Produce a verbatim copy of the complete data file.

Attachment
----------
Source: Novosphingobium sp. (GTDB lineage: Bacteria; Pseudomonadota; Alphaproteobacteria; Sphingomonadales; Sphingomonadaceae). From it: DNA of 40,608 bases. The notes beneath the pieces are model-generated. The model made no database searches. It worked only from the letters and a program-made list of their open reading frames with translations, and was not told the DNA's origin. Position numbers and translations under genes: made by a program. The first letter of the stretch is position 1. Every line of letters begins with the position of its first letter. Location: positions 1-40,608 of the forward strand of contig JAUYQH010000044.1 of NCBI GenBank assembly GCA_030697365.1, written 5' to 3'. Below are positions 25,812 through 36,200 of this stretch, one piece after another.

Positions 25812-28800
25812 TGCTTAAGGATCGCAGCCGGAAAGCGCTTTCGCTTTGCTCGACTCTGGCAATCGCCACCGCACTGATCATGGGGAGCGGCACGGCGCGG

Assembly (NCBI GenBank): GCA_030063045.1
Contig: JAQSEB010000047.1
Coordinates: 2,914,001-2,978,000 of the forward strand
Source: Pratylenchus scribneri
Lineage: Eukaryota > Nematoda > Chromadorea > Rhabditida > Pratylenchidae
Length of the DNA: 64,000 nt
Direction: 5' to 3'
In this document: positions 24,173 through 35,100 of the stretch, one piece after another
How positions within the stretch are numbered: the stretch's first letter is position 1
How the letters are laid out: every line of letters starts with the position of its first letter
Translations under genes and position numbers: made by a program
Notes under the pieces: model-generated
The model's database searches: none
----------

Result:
Source: Novosphingobium sp. (GTDB lineage: Bacteria; Pseudomonadota; Alphaproteobacteria; Sphingomonadales; Sphingomonadaceae). From it: DNA of 40,608 bases. The notes beneath the pieces are model-generated. The model made no database searches. It worked only from the letters and a program-made list of their open reading frames with translations, and was not told the DNA's origin. Position numbers and translations under genes: made by a program. The first letter of the stretch is position 1. Every line of letters begins with the position of its first letter. Location: positions 1-40,608 of the forward strand of contig JAUYQH010000044.1 of NCBI GenBank assembly GCA_030697365.1, written 5' to 3'. Below are positions 25,812 through 36,200 of this stretch, one piece after another.

Positions 25812-28800
25812 TGCTTAAGGATCGCAGCCGGAAAGCGCTTTCGCTTTGCTCGACTCTGGCAATCGCCACCGCACTGATCATGGGGAGCGGCACGGCGCGG

Assembly (NCBI GenBank): GCA_030063045.1
Contig: JAQSEB010000047.1
Coordinates: 2,914,001-2,978,000 of the forward strand
Source: Pratylenchus scribneri
Lineage: Eukaryota > Nematoda > Chromadorea > Rhabditida > Pratylenchidae
Length of the DNA: 64,000 nt
Direction: 5' to 3'
In this document: positions 24,173 through 35,100 of the stretch, one piece after another
How positions within the stretch are numbered: the stretch's first letter is position 1
How the letters are laid out: every line of letters starts with the position of its first letter
Translations under genes and position numbers: made by a program
Notes under the pieces: model-generated
The model's database searches: none